Share Name Share Symbol Market Type Share ISIN Share Description
Geiger Counter Limited LSE:GCL London Ordinary Share GB00B15FW330 ORD NPV
  Price Change % Change Share Price Shares Traded Last Trade
  0.00 0.0% 17.05 53,571 08:00:00
Bid Price Offer Price High Price Low Price Open Price
16.60 17.50 17.05 17.05 17.05
Industry Sector Turnover (m) Profit (m) EPS - Basic PE Ratio Market Cap (m)
Nonequity Investment Instruments 0.11 -0.24 -0.29 15
Last Trade Time Trade Type Trade Size Trade Price Currency
14:59:23 O 28,571 17.50 GBX

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Date Time Title Posts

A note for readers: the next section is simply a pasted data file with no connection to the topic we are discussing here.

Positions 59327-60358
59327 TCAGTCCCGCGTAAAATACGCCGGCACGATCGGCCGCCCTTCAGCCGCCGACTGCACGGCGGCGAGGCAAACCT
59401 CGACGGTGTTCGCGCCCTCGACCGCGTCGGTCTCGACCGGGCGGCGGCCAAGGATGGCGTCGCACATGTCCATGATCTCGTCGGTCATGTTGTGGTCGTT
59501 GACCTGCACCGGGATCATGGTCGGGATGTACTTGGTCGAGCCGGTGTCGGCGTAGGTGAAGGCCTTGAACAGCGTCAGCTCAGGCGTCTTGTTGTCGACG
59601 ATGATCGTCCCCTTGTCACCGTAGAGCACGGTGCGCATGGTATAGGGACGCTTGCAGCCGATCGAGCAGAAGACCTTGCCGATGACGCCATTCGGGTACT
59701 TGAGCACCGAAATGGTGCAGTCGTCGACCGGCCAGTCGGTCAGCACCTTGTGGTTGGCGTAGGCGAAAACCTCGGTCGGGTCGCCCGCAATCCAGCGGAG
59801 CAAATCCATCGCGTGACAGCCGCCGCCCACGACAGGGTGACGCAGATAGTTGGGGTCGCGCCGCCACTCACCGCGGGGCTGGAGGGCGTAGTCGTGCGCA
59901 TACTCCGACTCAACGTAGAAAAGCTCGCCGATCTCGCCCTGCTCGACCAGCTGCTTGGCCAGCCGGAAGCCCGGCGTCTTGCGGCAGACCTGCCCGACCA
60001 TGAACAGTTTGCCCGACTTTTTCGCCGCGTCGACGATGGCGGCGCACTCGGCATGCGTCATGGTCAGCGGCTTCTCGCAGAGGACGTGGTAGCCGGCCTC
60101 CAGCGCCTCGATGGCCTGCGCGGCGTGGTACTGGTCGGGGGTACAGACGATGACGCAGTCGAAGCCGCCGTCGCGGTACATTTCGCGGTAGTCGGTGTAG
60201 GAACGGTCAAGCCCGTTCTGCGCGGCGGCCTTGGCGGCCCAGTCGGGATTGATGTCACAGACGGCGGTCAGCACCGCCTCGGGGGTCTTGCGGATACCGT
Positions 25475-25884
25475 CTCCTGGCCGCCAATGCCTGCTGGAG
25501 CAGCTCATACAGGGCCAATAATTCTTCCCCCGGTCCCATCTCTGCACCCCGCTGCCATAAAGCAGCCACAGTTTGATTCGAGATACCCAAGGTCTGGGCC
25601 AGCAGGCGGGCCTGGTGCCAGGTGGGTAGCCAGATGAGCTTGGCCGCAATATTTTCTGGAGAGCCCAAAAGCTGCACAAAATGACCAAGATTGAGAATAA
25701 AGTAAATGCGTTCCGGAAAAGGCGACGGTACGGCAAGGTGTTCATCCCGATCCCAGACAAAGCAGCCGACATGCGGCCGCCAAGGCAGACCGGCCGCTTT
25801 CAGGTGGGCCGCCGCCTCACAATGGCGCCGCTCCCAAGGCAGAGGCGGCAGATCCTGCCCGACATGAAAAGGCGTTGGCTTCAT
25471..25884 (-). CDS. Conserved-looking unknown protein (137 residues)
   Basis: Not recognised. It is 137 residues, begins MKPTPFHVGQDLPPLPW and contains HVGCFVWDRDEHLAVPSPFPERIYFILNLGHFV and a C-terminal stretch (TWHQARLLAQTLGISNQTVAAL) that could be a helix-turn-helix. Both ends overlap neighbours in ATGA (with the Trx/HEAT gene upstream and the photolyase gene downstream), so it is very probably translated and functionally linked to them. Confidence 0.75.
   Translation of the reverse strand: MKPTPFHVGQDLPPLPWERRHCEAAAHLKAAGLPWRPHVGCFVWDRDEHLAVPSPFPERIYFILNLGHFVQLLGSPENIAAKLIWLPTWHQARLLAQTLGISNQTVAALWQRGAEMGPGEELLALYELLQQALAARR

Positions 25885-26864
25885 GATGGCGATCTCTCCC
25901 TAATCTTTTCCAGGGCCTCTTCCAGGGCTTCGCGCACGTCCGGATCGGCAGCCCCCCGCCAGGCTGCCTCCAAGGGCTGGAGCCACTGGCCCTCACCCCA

22/6/202021:47Geiger Counter Limited1,332
07/10/201617:30Geiger Counter - Uranium Fund1,538
20/12/201208:59Geiger counter84
10/1/201108:10Geiger Counter24
21/2/200714:34Geiger Counter with Charts & News8

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Geiger Counter Daily Update: Geiger Counter Limited is listed in the Nonequity Investment Instruments sector of the London Stock Exchange with ticker GCL. The last closing price for Geiger Counter was 17.05p.
Geiger Counter Limited has a 4 week average price of 16.15p and a 12 week average price of 14.55p.
The 1 year high share price is 20.70p while the 1 year low share price is currently 9.60p.
There are currently 90,601,611 shares in issue and the average daily traded volume is 144,971 shares. The market capitalisation of Geiger Counter Limited is £15,447,574.68.